The Deerslayer By James Fenimore Cooper Chapters 27-28

These words were scarcely out of the mouth of Deerslayer, before a common murmur betrayed the dissatisfaction with which they had been heard. The aged women, in particular, were loud in their expressions of disgust, and the gentle Sumach, herself, a woman quite old enough to be our hero's mother, was not the least pacific in her denunciations. But all the other manifestations of disappointment and discontent were thrown into the background, by the fierce resentment of the Panther. This grim chief had thought it a degradation to permit his sister to become the wife of a pale-face of the Yengeese at all, and had only given a reluctant consent to the arrangement-one by no means unusual among the Indians, however — at the earnest solicitations of the bereaved widow; and it goaded him to the quick to find his condescension slighted, the honor he had with so much regret been persuaded to accord, condemned. The animal from which he got his name does not glare on his intended prey with more frightful ferocity than his eyes gleamed on the captive, nor was his arm backward in seconding the fierce resentment that almost consumed his breast.

"Dog of the pale-faces!" he exclaimed in Iroquois, "go yell among the curs of your own evil hunting grounds!"

The denunciation was accompanied by an appropriate action. Even while speaking his arm was lifted, and the tomahawk hurled. Luckily the loud tones of the speaker had drawn the eye of Deerslayer towards him, else would that moment have probably closed his career. So great was the dexterity with which this dangerous weapon was thrown, and so deadly the intent, that it would have riven the scull of the prisoner, had he not stretched forth an arm, and caught the handle in one of its turns, with a readiness quite as remarkable as the skill with which the missile had been hurled. The projectile force was so great, notwithstanding, that when Deerslayer's arm was arrested, his hand was raised above and behind his own head, and in the very attitude necessary to return the attack. It is not certain whether the circumstance of finding himself unexpectedly in this menacing posture and armed tempted the young man to retaliate, or whether sudden resentment overcame his forbearance and prudence. His eye kindled, however, and a small red spot appeared on each cheek, while he cast all his energy into the effort of his arm, and threw back the weapon at his assailant. The unexpectedness of this blow contributed to its success, the Panther neither raising an arm, nor bending his head to avoid it. The keen little axe struck the victim in a perpendicular line with the nose, directly between the eyes, literally braining him on the spot. Sallying forward, as the serpent darts at its enemy even while receiving its own death wound, this man of powerful frame fell his length into the open area formed by the circle, quivering in death. A common rush to his relief left the captive, in a single instant, quite without the crowd, and, willing to make one desperate effort for life, he bounded off with the activity of a deer. There was but a breathless instant, when the whole band, old and young, women and children, abandoning the lifeless body of the Panther where it lay, raised the yell of alarm and followed in pursuit.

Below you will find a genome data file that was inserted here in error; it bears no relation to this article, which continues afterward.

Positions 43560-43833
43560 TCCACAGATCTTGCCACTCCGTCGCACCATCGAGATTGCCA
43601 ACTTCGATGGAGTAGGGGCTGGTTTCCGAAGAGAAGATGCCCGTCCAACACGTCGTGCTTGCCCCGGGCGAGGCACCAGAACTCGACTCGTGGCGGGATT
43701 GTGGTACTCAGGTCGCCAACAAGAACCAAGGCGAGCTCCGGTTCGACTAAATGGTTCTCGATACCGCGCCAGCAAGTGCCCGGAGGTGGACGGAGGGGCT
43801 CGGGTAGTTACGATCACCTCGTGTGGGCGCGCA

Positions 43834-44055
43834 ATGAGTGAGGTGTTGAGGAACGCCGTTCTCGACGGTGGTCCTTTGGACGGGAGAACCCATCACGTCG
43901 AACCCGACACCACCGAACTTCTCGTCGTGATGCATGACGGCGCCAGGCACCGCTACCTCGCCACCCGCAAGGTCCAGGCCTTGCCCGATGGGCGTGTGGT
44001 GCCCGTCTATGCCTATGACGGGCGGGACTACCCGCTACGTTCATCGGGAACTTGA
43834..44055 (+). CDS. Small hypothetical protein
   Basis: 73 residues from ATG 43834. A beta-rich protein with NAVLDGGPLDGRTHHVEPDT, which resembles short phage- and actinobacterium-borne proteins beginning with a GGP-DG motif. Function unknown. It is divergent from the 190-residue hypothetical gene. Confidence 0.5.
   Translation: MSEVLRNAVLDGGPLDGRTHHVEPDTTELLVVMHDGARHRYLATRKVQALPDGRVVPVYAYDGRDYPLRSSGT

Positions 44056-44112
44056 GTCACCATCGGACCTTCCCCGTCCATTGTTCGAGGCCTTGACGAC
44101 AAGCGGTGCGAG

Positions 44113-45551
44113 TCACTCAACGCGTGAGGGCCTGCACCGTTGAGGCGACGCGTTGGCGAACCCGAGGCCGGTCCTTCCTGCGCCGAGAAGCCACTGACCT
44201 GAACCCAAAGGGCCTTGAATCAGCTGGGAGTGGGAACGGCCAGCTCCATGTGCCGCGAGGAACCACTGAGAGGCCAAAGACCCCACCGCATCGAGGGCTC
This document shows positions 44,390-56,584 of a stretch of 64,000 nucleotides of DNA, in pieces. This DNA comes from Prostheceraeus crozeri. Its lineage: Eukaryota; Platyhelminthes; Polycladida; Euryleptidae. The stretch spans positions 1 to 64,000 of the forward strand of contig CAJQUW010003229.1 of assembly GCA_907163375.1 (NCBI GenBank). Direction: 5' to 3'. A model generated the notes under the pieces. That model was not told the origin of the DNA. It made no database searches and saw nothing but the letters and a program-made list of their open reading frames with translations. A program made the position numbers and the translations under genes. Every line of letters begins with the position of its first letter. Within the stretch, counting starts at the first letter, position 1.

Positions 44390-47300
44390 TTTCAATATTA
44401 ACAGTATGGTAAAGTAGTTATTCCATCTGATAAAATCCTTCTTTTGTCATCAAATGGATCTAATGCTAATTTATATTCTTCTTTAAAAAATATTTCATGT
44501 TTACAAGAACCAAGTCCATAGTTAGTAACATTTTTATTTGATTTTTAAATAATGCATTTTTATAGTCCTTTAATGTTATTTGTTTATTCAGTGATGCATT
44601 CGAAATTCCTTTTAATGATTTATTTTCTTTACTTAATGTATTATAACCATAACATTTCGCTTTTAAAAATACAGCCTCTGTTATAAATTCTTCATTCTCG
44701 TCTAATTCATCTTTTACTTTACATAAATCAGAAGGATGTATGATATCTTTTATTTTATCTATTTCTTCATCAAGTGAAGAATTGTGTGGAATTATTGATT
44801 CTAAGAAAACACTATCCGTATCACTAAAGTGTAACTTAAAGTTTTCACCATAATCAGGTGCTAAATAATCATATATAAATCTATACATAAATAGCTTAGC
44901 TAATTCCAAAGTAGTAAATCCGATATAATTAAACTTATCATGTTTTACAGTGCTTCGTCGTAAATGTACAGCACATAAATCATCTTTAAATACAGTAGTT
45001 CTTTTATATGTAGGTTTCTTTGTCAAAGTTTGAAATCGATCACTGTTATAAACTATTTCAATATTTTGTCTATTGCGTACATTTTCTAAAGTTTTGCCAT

Sudden as had been the event which induced Deerslayer to make this desperate trial of speed, his mind was not wholly unprepared for the fearful emergency. In the course of the past hour, he had pondered well on the chances of such an experiment, and had shrewdly calculated all the details of success and failure. At the first leap, therefore, his body was completely under the direction of an intelligence that turned all its efforts to the best account, and prevented everything like hesitation or indecision at the important instant of the start. To this alone was he indebted for the first great advantage, that of getting through the line of sentinels unharmed. The manner in which this was done, though sufficiently simple, merits a description.

Although the shores of the point were not fringed with bushes, as was the case with most of the others on the lake, it was owing altogether to the circumstance that the spot had been so much used by hunters and fishermen. This fringe commenced on what might be termed the main land, and was as dense as usual, extending in long lines both north and south. In the latter direction, then, Deerslayer held his way, and, as the sentinels were a little without the commencement of this thicket, before the alarm was clearly communicated to them the fugitive had gained its cover. To run among the bushes, however, was out of the question, and Deerslayer held his way, for some forty or fifty yards, in the water, which was barely knee deep, offering as great an obstacle to the speed of his pursuers as it did to his own. As soon as a favorable spot presented, he darted through the line of bushes and issued into the open woods. Several rifles were discharged at Deerslayer while in the water, and more followed as he came out into the comparative exposure of the clear forest. But the direction of his line of flight, which partially crossed that of the fire, the haste with which the weapons had been aimed, and the general confusion that prevailed in the camp prevented any harm from being done. Bullets whistled past him, and many cut twigs from the branches at his side, but not one touched even his dress. The delay caused by these fruitless attempts was of great service to the fugitive, who had gained more than a hundred yards on even the leading men of the Hurons, ere something like concert and order had entered into the chase. To think of following with rifles in hand was out of the question, and after emptying their pieces in vague hopes of wounding their captive, the best runners of the Indians threw them aside, calling out to the women and boys to recover and load them, again, as soon as possible.